Lead investigator in botched ecstasy case facing charges in Surrey Six probe
The RCMP officer who was lambasted by a Richmond provincial court judge over a botched ecstasy lab investigation, is one of the Mounties now facing criminal charges in connection with a high-profile murder case in Surrey.
In tossing out all evidence gathered by police in January 2007 at a massive Raymond Avenue ecstasy lab, Richmond provincial court Judge Paul R. Meyers put the blame on RCMP Cpl. Danny Michaud, who was in charge of the investigation.
“The RCMP officer in charge of the investigation was Cpl. Michaud and he must accept the responsibility for leading an investigation that ignored and flaunted the accuseds’ Charter of Rights, and did so consistently over a 14 month period,” Judge Meyers wrote in a June ruling.
Michaud was charged in June with breach of trust and attempting to obstruct justice in the Surrey Six multiple murder case, where six people were murdered in a Surrey condo in October of 2007.
Michaud is also accused of attempting to mislead Ontario Provincial Police investigators, who were conducting an internal investigation into allegations of an inappropriate relationship with a potential witness in the case. Three other Mounties were also charged.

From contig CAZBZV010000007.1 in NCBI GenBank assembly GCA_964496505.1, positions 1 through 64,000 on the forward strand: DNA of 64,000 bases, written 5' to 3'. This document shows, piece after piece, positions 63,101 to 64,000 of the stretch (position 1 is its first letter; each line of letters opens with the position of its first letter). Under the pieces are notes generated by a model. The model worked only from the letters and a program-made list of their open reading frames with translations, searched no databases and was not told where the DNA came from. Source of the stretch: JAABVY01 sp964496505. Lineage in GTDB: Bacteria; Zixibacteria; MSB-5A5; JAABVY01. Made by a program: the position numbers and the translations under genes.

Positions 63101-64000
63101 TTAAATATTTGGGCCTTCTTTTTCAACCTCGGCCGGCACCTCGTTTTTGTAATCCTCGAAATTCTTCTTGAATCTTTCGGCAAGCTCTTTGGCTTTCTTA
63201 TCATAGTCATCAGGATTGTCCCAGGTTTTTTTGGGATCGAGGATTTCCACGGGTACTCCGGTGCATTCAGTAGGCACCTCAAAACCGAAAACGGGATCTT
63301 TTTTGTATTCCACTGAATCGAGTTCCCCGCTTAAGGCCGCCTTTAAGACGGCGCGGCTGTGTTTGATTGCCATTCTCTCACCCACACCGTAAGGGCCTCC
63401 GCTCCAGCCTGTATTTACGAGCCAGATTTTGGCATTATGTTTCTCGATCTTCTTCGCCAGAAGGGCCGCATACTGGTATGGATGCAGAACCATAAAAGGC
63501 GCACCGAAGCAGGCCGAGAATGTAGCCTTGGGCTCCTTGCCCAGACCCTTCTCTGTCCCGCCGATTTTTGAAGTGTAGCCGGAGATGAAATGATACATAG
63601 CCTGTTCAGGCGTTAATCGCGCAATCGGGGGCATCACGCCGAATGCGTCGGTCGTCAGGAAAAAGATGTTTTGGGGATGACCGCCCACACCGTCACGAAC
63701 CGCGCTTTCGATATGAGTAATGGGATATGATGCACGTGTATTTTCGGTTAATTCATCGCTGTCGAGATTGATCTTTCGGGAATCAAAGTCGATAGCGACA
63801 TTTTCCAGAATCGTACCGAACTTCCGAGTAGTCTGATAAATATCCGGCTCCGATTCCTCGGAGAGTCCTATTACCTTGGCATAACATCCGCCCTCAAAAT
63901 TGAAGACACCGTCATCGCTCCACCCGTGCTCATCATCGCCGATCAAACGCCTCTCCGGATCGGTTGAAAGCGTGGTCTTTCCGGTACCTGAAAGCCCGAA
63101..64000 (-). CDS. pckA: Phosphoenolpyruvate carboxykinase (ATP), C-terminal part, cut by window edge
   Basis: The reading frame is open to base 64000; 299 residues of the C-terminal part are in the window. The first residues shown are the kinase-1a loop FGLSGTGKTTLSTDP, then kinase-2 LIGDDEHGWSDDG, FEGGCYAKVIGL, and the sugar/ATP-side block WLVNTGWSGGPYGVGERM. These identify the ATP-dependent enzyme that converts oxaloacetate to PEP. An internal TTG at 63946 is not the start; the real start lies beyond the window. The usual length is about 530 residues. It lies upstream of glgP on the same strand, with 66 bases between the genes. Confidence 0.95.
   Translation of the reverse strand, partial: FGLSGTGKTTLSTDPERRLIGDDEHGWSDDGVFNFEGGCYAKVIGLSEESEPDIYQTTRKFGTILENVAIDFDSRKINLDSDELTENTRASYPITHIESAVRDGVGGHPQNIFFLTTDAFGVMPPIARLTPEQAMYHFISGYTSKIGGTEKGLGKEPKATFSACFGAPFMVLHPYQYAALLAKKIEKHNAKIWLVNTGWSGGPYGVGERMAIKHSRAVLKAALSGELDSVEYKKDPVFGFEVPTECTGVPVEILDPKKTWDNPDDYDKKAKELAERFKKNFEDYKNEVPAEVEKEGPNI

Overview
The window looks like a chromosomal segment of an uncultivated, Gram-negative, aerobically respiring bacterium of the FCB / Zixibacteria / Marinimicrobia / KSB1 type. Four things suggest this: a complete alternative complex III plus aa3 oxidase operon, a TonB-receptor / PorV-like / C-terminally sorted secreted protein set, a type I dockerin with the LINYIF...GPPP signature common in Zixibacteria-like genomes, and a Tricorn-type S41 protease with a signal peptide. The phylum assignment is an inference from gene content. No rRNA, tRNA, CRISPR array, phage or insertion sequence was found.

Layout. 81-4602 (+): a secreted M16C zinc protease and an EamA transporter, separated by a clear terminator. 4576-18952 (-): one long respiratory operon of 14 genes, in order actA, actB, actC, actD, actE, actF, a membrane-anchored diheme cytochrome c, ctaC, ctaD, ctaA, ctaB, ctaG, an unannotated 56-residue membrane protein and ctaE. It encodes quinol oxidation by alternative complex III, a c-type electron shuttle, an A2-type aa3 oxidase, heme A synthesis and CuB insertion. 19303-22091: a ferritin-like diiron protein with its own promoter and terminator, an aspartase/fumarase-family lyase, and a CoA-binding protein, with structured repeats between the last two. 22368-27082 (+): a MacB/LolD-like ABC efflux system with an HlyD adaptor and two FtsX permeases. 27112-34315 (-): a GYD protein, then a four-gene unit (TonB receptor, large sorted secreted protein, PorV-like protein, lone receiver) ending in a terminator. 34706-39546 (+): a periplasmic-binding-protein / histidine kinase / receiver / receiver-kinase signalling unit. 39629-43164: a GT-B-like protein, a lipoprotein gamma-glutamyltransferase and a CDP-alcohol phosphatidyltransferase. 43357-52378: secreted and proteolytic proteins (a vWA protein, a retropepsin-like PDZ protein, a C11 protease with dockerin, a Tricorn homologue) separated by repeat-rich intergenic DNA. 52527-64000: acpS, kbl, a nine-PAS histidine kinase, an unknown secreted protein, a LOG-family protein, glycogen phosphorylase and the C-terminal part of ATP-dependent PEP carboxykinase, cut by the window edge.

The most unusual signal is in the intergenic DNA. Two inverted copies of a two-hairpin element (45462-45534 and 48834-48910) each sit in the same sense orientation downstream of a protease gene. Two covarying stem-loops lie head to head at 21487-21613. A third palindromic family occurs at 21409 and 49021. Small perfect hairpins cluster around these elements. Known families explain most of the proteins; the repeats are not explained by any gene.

In the ecstasy ruling release last week, Judge Meyers tossed out all evidence seized by police from the ecstasy lab, and wrote:
“From Cpl. Michaud’s initial choice to apply for a Telewarrant rather than to apply to a justice or judge in person, to knowing that the suspects probably would not speak or understand English very well but yet not bothering to arrange to have interpreters there to explain to them the reasons for their arrest and what their charter rights were, to not showing or reading the warrants to the occupants of two of the houses, to leaving two of the accused half-naked, outdoors in the middle of winter to be hosed down with cold water while in view of their neighbours, to not knowing that they had a legal obligation to file a report in the Richmond court registry within seven days of the execution of the warrants, all cumulatively, in my view, amount to an unavoidable conclusion that the officers in charge of this case, were totally unconcerned with what charter rights these co-accuseds were guaranteed by virtue of Canadian law. The officers in charge, just did not seem to care.”